Fighting Cervical Cancer
We are a proud recipient of New York Times columnist and two-time Pulitzer Prize winner Nicholas Kristof's 2019 Holiday Impact Prize for our work preventing and treating cervical cancer.
Early Detection and Treatment
Cervical cancer, which can be prevented and effectively treated with early detection, remains a leading cancer killer among Guatemalan women.
Since 2014, we have been pioneering effective screening and treatment among women in rural Guatemala. Our efforts were featured in the 2019 Holiday Impact Prize presented by Nicholas Kristof of the New York Times.
With the funds raised through the Prize, we have been able to expand our work in cervical cancer detection and prevention, including building a new laboratory to support more accurate HPV-based screening. We have also equipped and trained nurses to provide thermocoagulation in rural communities and homes, sparing women a stressful and expensive trip to a city hospital.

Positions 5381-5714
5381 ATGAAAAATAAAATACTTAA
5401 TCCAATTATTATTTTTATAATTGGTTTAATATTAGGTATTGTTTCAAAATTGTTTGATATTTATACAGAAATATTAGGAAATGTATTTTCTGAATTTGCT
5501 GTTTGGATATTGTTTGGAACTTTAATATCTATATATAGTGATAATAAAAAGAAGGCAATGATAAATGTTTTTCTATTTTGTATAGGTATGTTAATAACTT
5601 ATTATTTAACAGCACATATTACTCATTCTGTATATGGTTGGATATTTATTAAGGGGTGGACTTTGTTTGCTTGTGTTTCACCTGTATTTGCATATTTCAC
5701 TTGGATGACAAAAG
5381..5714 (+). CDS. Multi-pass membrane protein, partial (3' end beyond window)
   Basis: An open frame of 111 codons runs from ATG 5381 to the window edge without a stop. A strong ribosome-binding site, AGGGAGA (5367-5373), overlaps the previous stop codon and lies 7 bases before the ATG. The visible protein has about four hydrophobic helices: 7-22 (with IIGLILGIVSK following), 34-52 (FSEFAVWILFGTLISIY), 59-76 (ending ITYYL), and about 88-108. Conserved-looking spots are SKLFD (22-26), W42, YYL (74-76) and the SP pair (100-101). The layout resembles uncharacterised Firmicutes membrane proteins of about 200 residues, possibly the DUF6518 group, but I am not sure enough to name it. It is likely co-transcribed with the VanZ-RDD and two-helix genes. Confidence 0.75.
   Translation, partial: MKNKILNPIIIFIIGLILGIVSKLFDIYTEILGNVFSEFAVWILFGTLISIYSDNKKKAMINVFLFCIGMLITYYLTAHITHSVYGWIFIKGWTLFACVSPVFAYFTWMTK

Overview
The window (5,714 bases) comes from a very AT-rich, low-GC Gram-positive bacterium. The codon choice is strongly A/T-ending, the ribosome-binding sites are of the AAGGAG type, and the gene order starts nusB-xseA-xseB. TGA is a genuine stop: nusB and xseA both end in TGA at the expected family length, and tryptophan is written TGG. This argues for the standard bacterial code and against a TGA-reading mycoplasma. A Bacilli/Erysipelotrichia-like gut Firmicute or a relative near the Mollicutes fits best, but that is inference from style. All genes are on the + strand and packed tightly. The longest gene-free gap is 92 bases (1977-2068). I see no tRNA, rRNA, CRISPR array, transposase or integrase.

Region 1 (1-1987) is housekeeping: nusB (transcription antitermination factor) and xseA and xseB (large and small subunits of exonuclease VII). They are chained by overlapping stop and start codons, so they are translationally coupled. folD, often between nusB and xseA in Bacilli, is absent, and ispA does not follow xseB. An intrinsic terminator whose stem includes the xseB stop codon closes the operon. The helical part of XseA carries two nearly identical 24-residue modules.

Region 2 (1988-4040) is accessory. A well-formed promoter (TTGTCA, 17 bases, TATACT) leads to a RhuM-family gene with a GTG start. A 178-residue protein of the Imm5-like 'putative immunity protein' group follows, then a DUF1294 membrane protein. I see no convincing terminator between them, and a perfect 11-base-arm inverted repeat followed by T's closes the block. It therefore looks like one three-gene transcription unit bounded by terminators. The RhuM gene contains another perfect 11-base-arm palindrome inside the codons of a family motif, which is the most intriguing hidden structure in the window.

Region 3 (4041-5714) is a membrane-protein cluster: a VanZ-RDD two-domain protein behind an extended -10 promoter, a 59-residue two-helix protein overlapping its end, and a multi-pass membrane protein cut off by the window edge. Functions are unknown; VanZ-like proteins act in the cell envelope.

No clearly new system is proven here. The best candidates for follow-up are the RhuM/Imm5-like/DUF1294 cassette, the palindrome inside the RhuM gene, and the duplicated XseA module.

When women require more advanced hospital treatment, our care navigators accompany them to provide care coordination, advocacy, translation, and support.
Our approach to cervical cancer focuses on:
Culturally and linguistically appropriate patient education
Regular preventative screening
Timely follow-up and treatment
Care navigator support for advanced treatment
"Diseases are for people who have money, and I don’t have any money.” - Doña Mayra, diagnosed with cervical cancer at age 59
Similar to Mayra, thousands of Mayan women face barriers that make care in the public system inaccessible. In developed nations like the US, lives lost to cervical cancer are rare thanks to education and access to effective screening and treatment. Over 90% of the deaths from cervical cancer occur in low- and middle-income countries like Guatemala, where screening and treatment are difficult to access and too expensive.
Thanks to generous donations, we are able to provide essential and complex healthcare for indigenous Mayan women.
This work is supported in part by: